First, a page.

May 12, 2014
Washington, DC – According to a leaked position paper and statements by trade officials, current proposals being floated as part of the Trans-Atlantic Trade and Investment Partnership (TTIP, also known as “TAFTA”) negotiations would grant foreign governments and corporations an increased opportunity to influence public protections in both the European Union and the United States. This would include standards related to food safety, toxic chemicals, occupational health, and the protection of the environment.
In response, more than 170 environmental, health, labor, and consumer organizations are demanding detailed explanations from EU and US trade negotiators about proposals to address differences in their laws. The Center for International Environmental Law (CIEL), Coalition for Sensible Safeguards, and Sierra Club are among the local, national, and international groups that are calling on negotiators to answer questions about the potential of TTIP to weaken health, consumer, worker, and environmental protections and that are urging full transparency on regulatory issues in the TTIP negotiations.
Under these proposals, regulators could use sweeping tools, such as “mutual recognition,” to address regulatory differences, which could erase higher levels of protection in the EU or the US and deter stronger standards in the future. States in the US and Member States in the EU would also be subject to onerous consultation procedures and trade impact-analyses. These tools would focus almost exclusively on impacts on trade and costs to corporations while ignoring the many benefits that standards and safeguards deliver for our health, safety, and overall quality of life.
A report published recently by CIEL and ClientEarth criticized the American Chemistry Council and the European Chemical Industry Council for proposals under TTIP to unravel recent progress by the European Union and states in the US, and to damage future prospects for protective legislation on toxic chemicals in the two trading blocs. “The toxic agenda of TTIP would prioritize international trade at the expense of human health, the environment, and democracy,” says Baskut Tuncak, an attorney at CIEL.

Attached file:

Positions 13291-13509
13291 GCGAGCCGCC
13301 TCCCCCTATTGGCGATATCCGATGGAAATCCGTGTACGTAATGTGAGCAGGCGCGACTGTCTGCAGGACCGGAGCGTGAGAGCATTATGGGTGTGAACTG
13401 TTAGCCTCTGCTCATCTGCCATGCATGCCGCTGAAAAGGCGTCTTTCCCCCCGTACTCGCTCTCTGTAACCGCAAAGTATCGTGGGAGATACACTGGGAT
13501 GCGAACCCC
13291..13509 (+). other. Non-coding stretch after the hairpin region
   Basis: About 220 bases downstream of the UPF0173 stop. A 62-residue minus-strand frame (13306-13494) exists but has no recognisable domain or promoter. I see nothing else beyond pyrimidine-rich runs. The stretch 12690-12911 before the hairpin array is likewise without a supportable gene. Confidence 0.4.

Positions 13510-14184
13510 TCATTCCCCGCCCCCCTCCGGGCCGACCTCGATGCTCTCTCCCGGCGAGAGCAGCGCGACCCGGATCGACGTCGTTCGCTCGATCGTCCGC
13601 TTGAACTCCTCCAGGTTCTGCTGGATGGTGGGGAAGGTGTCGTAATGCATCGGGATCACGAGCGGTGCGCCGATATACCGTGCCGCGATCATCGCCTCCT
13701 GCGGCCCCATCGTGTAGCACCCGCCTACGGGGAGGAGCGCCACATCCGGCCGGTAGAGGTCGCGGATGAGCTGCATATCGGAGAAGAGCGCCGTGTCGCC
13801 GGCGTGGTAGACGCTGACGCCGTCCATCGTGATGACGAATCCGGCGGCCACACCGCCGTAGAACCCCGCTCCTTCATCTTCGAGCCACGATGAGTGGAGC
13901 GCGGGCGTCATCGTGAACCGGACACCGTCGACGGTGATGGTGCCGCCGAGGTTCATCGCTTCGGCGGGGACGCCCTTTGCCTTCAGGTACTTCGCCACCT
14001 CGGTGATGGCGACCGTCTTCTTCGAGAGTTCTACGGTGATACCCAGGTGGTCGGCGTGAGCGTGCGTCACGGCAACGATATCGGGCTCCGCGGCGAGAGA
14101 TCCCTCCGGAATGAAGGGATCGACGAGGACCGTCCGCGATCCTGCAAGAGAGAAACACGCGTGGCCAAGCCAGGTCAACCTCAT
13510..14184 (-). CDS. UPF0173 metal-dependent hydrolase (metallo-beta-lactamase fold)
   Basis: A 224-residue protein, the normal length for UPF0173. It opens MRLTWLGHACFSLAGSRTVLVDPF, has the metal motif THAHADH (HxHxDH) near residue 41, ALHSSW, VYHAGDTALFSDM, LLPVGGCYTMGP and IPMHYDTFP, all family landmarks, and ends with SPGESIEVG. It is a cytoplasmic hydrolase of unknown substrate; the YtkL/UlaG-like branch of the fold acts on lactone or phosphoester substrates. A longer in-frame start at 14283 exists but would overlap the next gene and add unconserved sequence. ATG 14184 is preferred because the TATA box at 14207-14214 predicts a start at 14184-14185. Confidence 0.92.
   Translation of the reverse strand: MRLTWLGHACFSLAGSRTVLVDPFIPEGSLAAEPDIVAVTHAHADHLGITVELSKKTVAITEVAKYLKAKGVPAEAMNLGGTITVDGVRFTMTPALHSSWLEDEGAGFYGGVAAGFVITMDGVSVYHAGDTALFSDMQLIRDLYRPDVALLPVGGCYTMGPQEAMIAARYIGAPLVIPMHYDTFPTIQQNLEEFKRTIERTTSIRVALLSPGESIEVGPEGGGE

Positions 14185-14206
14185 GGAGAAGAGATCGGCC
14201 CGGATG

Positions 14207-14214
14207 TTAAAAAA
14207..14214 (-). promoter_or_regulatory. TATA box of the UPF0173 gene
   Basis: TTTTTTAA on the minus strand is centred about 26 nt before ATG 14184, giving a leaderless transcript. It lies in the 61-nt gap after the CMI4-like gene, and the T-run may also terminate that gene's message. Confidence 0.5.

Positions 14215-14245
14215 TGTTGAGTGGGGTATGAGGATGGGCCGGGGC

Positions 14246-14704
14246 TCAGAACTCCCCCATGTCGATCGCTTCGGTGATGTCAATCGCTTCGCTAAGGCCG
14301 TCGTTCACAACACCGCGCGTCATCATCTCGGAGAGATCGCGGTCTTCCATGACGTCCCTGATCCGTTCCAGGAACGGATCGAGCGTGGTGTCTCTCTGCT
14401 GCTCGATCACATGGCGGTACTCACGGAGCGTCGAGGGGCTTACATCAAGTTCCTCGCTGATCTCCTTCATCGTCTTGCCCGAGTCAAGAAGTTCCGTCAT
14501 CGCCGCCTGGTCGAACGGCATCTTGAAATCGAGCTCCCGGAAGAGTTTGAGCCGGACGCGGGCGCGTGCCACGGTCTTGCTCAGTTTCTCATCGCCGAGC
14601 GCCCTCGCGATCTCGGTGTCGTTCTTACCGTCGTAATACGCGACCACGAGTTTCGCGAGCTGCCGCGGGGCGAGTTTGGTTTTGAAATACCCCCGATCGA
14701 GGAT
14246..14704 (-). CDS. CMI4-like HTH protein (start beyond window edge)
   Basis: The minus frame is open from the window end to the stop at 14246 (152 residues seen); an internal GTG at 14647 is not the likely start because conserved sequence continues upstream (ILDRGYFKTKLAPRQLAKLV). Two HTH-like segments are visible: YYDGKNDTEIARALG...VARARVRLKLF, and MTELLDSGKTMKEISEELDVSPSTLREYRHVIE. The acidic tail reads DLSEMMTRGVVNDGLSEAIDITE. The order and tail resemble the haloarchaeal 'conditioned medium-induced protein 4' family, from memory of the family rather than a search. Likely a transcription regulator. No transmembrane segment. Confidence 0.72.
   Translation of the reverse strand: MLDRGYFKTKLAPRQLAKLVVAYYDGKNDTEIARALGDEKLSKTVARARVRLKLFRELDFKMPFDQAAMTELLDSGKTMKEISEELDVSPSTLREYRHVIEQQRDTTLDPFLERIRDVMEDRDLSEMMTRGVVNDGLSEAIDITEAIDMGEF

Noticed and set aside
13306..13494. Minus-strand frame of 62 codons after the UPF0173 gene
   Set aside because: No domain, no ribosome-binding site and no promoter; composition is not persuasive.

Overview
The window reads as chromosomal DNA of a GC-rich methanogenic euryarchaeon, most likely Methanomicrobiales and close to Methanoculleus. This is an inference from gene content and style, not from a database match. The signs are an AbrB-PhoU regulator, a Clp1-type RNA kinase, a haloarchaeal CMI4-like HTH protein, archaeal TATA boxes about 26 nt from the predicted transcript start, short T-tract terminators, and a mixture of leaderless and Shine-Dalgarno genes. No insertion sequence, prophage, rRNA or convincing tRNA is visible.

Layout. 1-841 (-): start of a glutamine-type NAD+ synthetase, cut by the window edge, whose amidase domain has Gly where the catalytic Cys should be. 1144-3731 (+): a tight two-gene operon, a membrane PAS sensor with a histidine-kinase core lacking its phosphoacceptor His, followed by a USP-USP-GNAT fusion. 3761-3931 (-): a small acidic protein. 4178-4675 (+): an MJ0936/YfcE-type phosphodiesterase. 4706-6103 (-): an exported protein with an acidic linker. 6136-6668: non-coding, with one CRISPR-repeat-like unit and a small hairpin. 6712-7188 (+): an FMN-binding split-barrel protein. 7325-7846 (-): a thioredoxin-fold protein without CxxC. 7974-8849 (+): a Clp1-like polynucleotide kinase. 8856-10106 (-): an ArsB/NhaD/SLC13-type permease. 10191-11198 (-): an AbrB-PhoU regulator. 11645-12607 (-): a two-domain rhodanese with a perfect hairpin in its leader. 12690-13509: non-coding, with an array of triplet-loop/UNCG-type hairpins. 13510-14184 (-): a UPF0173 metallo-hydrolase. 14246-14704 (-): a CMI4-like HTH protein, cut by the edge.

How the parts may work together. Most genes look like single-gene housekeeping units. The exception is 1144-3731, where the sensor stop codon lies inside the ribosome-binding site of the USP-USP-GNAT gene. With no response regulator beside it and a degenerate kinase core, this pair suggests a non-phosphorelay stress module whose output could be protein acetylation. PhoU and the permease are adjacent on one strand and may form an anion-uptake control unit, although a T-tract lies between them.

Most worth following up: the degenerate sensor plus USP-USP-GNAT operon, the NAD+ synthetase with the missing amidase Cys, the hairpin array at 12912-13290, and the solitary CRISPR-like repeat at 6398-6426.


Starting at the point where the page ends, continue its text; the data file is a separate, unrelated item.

The trade benefits that negotiators are focused on paint a target on both the EU and US systems of standards and safeguards. A study by the European Commission on the potential economic impacts of the trade deal estimates that 80 percent of TTIP’s economic benefits would come from addressing regulatory differences between the EU and US.
“The top-down coordination of these measures through an institutional framework for transatlantic regulatory cooperation, we feel, would likely become a significant source of delay and preempt a state, a country, or region’s ability to maintain or establish stronger standards when consumers demand such or to respond to emerging technologies, new scientific information, preferred policies by the public, and urgent crises,” the groups said in a joint letter today.
Most major corporations in the United States and Europe have submitted public comments to the negotiators demanding weaker public safeguards in the name of international trade. In the letter, the public interest groups state that “one of our main concerns is that regulatory cooperation as suggested by negotiators will allow business groups and their lobbyists to exert undue influence in the regulatory process.”
“Proposals under TTIP would undermine our ability – on both sides of the Atlantic – to address the most urgent environmental challenges, such as climate change and toxic chemicals,” adds Tuncak. “The clock is ticking to address both these issues before it’s too late. Nothing short of full transparency on regulatory proposals under TTIP is sufficient.”
The letter and full list of signatories is available here.